Finally, the court vacated the preliminary injunction against SB 1, but clarified that its decision did not resolve plaintiffs’ “equal privileges and immunities” claim and did not “foreclose future abortion litigation” concerning “as applied” challenges to the law.

Justice Geoffrey Slaughter concurred in the judgment of the court that “the disputed injunction must be vacated,” but he “would [have] reach[ed] that result based on the lack of standing and not on the merits.”[23] He argued that the plaintiffs’ claim of injury on the part of pregnant women was not sufficient to satisfy the elements of standing.[24] According to Justice Slaughter, the Indiana Supreme Court’s prior cases finding that abortion providers had standing to challenge abortion laws relied on federal standing principles and thus were called into question by Dobbs.[25] Moreover, Justice Slaughter argued that even if there had been standing, the majority should have finished its opinion by stating that the plaintiffs had failed to prove that all components of Senate Bill 1 are unenforceable, with no further discussion of any constitutional implications.[26]

Justice Christopher Goff concurred “with the [majority]’s conclusion that the Plaintiffs have standing to seek injunctive relief” and the majority’s conclusion that “Article 1, Section 1 . . . is judicially enforceable and that it prohibits the government from compelling a woman to continue a pregnancy that would kill or endanger her.” But he dissented from the majority’s “decision to terminate the trial court’s injunction in its entirety” because “there is a reasonable likelihood that Article 1, Section 1’s guarantee of ‘liberty’ includes a qualified right to bodily autonomy.”[27] He argued that the decision of whether “liberty” in Article 1, Section 1 includes the right to “bodily autonomy” “should be decided directly by the sovereign people of Indiana.”[28] He also opined that despite the failed facial challenge, the majority should have addressed the as-applied challenge implicit in the plaintiffs’ facial challenge.[29] Justice Goff would have “affirm[ed] the trial court’s temporary injunction to the extent it enjoins enforcement against plaintiffs’ previously protected abortion activities” and “remand[ed] these proceedings to the trial court for full development of the parties’ evidence and arguments on the constitutionality of the statute . . . as applied to the Plaintiffs.”[30]

While this case resolved the facial constitutionality of Indiana’s pro-life law, the Indiana Supreme Court left unexplored the precise contours of the non-textual right it established “to an abortion that is necessary to protect [the mother’s] life or to protect her from a serious health risk.”[31] It also did not address whether Indiana’s Religious Freedom Restoration Act might require an exception for women who argue that their religion mandates an abortion in certain circumstances, an issue that is pending at Indiana’s Court of Appeals.[32] Thus, as the court predicted, “the decision will not foreclose future abortion litigation in Indiana more broadly.”[33]

[1] 142 S. Ct. 2228 (2022).

[2] Ind. Code § 16-34-2-1(a)(1)(A), (2)(A).

[3] Id. § 16-34-2-1(a)(1)(B), (2)(C).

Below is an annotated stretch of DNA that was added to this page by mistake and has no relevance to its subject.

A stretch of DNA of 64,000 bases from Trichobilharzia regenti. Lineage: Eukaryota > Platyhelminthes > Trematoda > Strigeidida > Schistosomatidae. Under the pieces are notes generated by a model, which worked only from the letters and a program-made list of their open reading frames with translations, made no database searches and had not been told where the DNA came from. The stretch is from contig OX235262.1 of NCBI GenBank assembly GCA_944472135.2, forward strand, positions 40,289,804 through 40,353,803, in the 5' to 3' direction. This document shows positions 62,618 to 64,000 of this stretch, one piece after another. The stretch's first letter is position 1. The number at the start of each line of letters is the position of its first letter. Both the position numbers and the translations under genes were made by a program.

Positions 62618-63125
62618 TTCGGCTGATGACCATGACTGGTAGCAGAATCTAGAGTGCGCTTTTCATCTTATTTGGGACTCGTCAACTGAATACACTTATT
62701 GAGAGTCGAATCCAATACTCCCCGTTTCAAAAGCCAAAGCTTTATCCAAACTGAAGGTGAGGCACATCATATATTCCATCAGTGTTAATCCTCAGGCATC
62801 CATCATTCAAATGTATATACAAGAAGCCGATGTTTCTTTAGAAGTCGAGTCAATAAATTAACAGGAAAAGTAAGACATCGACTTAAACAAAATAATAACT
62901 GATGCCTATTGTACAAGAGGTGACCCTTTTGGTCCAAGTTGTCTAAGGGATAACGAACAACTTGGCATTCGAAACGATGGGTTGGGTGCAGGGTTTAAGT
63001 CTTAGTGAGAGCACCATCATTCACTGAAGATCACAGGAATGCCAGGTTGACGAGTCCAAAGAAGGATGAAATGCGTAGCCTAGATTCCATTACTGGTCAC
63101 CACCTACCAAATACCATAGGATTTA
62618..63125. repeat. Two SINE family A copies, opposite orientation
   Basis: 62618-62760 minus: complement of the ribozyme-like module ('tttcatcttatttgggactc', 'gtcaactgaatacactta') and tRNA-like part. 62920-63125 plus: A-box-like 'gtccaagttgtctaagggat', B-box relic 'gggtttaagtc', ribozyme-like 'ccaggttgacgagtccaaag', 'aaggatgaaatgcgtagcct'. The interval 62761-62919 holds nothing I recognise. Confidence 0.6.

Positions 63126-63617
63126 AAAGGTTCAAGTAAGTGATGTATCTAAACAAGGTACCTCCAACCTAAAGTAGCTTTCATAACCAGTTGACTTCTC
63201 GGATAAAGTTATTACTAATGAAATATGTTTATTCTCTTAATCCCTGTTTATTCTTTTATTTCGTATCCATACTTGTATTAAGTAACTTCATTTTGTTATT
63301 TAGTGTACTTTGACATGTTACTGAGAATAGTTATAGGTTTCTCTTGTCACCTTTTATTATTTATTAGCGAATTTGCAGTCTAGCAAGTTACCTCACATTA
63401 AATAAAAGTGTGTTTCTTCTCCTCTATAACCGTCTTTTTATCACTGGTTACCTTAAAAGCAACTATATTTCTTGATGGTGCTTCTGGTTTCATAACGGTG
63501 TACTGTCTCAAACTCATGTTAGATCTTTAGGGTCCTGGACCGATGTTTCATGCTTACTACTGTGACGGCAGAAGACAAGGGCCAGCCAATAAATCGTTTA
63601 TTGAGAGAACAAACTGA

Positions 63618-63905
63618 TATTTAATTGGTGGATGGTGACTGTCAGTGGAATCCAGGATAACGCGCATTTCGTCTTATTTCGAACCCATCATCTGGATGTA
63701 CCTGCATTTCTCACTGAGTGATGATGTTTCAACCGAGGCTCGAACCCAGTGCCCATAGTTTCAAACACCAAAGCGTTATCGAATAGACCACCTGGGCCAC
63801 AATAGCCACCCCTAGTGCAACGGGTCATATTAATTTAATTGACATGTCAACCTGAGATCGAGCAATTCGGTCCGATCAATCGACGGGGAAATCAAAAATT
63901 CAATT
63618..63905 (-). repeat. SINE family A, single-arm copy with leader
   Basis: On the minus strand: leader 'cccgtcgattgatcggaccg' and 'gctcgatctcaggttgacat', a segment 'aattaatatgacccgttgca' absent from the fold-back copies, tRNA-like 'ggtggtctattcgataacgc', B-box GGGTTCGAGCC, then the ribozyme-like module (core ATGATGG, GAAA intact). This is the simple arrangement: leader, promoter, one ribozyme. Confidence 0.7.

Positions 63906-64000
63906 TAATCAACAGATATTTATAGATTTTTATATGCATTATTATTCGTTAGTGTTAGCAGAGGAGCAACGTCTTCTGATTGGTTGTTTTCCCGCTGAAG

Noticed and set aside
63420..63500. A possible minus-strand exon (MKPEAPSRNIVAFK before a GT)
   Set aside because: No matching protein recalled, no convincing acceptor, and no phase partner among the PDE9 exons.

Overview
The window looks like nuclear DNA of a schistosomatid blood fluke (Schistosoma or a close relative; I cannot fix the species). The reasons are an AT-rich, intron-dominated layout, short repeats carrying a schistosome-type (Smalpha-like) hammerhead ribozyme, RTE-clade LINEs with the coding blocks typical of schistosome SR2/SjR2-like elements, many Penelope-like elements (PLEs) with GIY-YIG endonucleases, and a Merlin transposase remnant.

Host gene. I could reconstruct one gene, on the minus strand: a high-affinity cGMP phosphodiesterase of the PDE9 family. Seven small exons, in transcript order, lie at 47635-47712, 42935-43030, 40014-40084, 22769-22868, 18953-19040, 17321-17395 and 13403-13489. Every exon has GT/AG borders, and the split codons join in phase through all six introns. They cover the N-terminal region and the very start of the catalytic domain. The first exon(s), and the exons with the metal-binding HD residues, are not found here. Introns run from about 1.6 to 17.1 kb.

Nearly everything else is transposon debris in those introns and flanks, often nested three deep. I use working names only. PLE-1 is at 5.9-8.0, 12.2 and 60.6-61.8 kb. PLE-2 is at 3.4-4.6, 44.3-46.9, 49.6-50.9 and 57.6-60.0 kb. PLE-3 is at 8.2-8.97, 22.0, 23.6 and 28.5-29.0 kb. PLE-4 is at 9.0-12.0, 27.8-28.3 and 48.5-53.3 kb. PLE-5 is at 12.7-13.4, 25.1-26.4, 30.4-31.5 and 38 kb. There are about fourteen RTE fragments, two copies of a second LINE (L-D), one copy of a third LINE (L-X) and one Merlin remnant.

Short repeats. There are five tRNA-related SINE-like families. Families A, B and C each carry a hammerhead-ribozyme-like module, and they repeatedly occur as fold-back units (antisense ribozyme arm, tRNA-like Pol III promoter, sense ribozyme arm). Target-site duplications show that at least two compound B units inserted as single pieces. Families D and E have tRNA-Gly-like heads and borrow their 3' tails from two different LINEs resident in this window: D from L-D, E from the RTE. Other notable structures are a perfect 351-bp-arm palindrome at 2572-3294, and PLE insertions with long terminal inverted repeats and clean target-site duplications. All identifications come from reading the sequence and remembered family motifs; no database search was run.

[4] Whole Woman’s Health later dropped out of the lawsuit as a result of its decision to close its Indiana abortion clinic. See Jordan Smith, South Bend Abortion Clinic Closes, Drops Out of Legal Challenge to Indiana’s Near-Total Ban, South Bend Tribune, June 6, 2023, available at

[5] Compl. ¶¶ 58–60, Planned Parenthood Great Nw., Haw., Alaska, Ind., Ky., Inc. v. Members of Med. Licensing Bd. of Ind., No. 53C06-2208-PL-001756 (Monroe Cir. Ct. Aug. 31, 2022).

[6] Id. ¶ 61–64. The original complaint also included a state constitutional vagueness claim, id. ¶¶ 65–66, but plaintiffs later withdrew that claim, Order Granting Pls.’ Mot. for Prelim. Inj. 13, Planned Parenthood Great Nw., Haw., Alaska, Ind., Ky., Inc. v. Members of Med. Licensing Bd. of Ind., No. 53C06-2208-PL-001756 (Monroe Cir. Ct. Sept. 22, 2022).

[7] Order Granting Pls.’ Mot. for Prelim. Inj. at 8, Planned Parenthood Great Nw., No. 53C06-2208-PL-001756.

[8] Id. at 11.

[9] Id. at 11–12.

[10] Id. at 12–13.

[11] See generally Members of Med. Licensing Bd. of Ind. v. Planned Parenthood Great Nw., Haw., Alaska, Ind., Ky., Inc., 211 N.E.3d 957 (Ind. 2023).

[12] Members of Med. Licensing Bd. of Ind. v. Planned Parenthood Great Nw., Haw., Alaska, Ind., Ky., Inc., 195 N.E.3d 384, 385 (Ind. 2022).

[13] Planned Parenthood Great Nw., 211 N.E.3d at 966.

[14] Id.

[15] Id. at 967–70.

[16] Id. at 975.

[17] Id.

[18] Id. at 976.

[19] Id.

[20] Id.

[21] Id. at 981, 984.

[22] Id. at 984.

[23] Id. at 985 (Slaughter, J., concurring in the judgment).

[24] Id.

[25] Id. at 987.

[26] Id.

[27] Id. at 989 (Goff, J., concurring in part and dissenting in part).

[28] Id.

[29] Id. at 992.

[30] Id. at 998.

[31] Id. at 985 (majority).

[32] See Casey Smith, Rokita’s Office Files New Appeal in RFRA-Based Lawsuit Against Indiana Abortion Ban, Indiana Capital Chronicle, June 21, 2023, available at

[33] Planned Parenthood Great Nw., 211 N.E.3d at 984.

Note from the Editor: The Federalist Society takes no positions on particular legal and public policy matters. Any expressions of opinion are those of the author. We welcome responses to the views presented here. To join the debate, please email us at